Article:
Hydroelectricity is simple, economical, and efficient. It’s generated where natural water flows downhill, so it’s easy to install and doesn’t require any fuel source. No fuel means less pollution and waste; plus, it’s even cheaper than conventional energy, making it an excellent choice for developing countries investing in their infrastructure.

Hydroelectric Power

5. Biomass Energy

Biomass energy comes from living things such as plants and animals. These biomass feedstocks, plants, wood, and waste, are the usual biomass sources for energy.

To generate power, biomass is often misrepresented as a clean, renewable fuel and a more environmentally friendly option than coal and other fossil fuels. Recent research demonstrates that many biomass types, particularly those from forests, result in more significant carbon emissions than fossil fuels.

Biomass Energy

6. Geothermal Energy

Geothermal energy comes from heat stored in the ground. It is renewable and available anywhere there’s heat below the Earth’s surface; it warms our homes and businesses and gives us the energy (and water) we need for everyday use. However, it also warms the planet, causing climate change, rising sea levels, and extreme weather events.

Geothermal energy has long been touted as a renewable energy source. However, developing geothermal energy can be challenging because of the high cost of drilling. To tap geothermal energy, drillers must bore through rock to access hot underground water—or steam—that’s naturally heated by the decay of radioactive elements within the Earth’s crust. In recent years, however, innovations in drilling technology have lowered drilling costs by as much as 80%. Geothermal systems can be costly to build initially but often pay for themselves within five to ten years. In addition, they are quieter, need less maintenance, and last longer than conventional air conditioners.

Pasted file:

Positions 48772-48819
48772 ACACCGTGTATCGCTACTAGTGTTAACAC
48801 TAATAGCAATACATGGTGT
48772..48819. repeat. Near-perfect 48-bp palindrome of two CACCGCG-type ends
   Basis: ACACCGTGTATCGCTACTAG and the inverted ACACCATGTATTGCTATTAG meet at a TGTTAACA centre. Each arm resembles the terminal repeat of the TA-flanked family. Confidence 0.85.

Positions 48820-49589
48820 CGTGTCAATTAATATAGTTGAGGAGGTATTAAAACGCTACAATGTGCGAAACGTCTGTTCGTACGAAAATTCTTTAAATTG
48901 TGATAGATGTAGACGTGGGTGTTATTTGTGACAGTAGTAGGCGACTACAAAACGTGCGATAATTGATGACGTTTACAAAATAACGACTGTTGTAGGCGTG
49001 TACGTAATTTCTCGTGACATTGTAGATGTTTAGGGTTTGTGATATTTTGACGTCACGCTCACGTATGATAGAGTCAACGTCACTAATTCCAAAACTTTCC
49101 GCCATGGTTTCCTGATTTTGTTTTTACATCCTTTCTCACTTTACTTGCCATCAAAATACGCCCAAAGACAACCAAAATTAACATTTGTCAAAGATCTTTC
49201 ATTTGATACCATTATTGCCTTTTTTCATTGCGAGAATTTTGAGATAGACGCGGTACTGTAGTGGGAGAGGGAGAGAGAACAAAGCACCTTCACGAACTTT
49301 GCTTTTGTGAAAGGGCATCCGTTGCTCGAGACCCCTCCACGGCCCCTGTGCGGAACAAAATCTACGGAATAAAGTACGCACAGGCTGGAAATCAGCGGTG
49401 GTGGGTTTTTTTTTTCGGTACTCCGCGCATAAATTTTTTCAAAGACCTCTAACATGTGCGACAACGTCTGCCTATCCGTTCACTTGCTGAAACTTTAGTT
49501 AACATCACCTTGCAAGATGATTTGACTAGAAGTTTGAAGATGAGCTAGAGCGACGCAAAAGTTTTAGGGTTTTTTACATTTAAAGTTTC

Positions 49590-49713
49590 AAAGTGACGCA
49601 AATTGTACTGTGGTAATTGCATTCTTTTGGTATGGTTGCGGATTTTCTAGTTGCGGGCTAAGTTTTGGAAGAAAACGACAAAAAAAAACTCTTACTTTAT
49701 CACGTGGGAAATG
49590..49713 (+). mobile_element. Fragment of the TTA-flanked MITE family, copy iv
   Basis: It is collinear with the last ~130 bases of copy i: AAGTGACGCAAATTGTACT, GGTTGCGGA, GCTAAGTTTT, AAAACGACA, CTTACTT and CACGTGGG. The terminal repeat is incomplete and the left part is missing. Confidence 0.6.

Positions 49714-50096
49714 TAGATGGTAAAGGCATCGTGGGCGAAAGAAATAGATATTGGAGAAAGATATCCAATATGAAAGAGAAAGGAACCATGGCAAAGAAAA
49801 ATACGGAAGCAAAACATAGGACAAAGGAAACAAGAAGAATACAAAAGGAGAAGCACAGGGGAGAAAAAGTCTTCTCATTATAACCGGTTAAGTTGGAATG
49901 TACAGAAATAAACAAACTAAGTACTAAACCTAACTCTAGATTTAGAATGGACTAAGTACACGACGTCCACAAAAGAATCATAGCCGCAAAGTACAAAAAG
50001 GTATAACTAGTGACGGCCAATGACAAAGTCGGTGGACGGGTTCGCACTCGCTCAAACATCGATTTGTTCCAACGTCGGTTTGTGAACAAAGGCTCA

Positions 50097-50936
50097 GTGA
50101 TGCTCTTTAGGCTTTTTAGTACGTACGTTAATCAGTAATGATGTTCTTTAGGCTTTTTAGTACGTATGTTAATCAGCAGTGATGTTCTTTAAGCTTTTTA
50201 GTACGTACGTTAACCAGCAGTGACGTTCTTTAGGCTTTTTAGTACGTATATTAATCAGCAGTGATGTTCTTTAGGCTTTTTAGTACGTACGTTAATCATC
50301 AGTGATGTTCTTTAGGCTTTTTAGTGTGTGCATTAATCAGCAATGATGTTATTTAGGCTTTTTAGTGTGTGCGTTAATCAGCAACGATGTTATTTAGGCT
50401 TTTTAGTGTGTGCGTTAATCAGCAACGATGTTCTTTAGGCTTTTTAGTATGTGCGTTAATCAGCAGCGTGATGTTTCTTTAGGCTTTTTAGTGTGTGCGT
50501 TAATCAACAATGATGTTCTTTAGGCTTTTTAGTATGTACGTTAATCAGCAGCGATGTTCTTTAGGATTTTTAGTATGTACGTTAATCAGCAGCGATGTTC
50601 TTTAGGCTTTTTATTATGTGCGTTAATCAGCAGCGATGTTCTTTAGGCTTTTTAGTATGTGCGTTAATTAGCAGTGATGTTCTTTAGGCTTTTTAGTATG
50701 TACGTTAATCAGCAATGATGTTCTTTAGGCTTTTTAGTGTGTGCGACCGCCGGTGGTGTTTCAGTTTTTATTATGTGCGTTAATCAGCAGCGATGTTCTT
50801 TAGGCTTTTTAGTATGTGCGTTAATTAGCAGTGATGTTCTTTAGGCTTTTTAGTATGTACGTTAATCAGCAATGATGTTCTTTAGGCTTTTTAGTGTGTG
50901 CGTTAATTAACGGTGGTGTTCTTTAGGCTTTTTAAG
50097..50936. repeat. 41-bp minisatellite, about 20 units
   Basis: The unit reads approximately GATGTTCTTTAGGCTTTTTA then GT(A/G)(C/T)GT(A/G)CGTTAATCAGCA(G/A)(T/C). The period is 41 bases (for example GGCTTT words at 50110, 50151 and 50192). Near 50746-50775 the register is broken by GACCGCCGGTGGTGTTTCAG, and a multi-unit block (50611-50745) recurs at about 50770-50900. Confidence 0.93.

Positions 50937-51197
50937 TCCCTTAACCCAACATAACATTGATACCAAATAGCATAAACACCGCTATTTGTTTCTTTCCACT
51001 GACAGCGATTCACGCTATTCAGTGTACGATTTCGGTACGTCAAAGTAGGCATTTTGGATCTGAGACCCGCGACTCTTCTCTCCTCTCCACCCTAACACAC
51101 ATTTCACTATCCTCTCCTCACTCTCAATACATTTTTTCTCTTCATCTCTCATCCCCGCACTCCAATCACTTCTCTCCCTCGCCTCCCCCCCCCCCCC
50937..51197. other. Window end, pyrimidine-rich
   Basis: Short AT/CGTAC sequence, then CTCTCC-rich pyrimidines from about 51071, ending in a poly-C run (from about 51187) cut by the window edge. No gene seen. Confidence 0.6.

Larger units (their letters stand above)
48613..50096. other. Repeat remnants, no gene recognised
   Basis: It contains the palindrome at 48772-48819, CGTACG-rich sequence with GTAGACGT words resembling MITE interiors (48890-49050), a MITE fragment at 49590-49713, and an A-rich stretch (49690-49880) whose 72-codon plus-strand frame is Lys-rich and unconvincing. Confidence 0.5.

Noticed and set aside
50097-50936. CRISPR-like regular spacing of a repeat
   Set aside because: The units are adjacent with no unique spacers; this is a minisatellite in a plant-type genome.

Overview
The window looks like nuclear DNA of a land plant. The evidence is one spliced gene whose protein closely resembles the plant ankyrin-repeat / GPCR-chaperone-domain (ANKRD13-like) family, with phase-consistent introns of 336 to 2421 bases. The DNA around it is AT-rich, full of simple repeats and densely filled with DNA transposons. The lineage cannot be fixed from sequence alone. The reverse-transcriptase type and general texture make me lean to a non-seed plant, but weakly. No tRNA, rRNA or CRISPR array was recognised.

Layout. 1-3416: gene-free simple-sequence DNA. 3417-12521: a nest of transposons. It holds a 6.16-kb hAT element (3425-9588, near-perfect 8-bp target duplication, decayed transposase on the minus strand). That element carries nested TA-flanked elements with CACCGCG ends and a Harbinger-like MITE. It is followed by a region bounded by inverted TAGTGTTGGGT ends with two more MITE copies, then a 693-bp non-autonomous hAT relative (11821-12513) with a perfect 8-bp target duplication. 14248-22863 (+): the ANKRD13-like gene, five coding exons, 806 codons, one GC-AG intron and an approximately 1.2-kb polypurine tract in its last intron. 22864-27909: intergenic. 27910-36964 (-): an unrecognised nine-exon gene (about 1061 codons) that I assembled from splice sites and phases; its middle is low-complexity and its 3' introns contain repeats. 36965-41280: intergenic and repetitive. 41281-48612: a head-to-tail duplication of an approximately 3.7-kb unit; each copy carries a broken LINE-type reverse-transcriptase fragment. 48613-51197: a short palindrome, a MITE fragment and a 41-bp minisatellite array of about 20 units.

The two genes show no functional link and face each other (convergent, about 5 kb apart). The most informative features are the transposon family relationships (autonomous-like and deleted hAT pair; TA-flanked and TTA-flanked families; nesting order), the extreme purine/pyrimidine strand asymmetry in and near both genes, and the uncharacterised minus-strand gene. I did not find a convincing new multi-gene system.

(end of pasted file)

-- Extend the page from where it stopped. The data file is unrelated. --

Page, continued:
Geothermal Energy

7. Tidal and Wave Energy

The development of tidal and wave energy is still in its infancy, but the moon’s gravity will always rule the tides, making harnessing its energy an attractive alternative. Some tidal energy techniques, such as tidal barrages, which function similarly to dams and are positioned in an ocean bay or lagoon, may harm species. Like tidal power, wave power depends on dam-like structures or ocean floor–anchored devices at or near the water’s surface.

Tidal and Wave Energy

Can Alternative Energy Replace Fossil Fuels Efficiently?

As fossil fuel resources continue to shrink and the climate changes due to global warming, alternative energy development has become an increasingly popular investment. The hope of a clean energy future has been slowly realized by innovation which brings down costs and delivers on the promise.

Solar energy, wind energy, and nuclear energy are three popular energy sources developed to create energy for homes, businesses, and industries. While many consider that these energy sources will replace fossil fuels in the future, there are many obstacles and challenges along the way.

Most citizens agree that the advantages of using alternative energy sources far exceed any disadvantages. In addition, new and better technologies are constantly being developed to mitigate and remove the downsides of diverse renewable resources.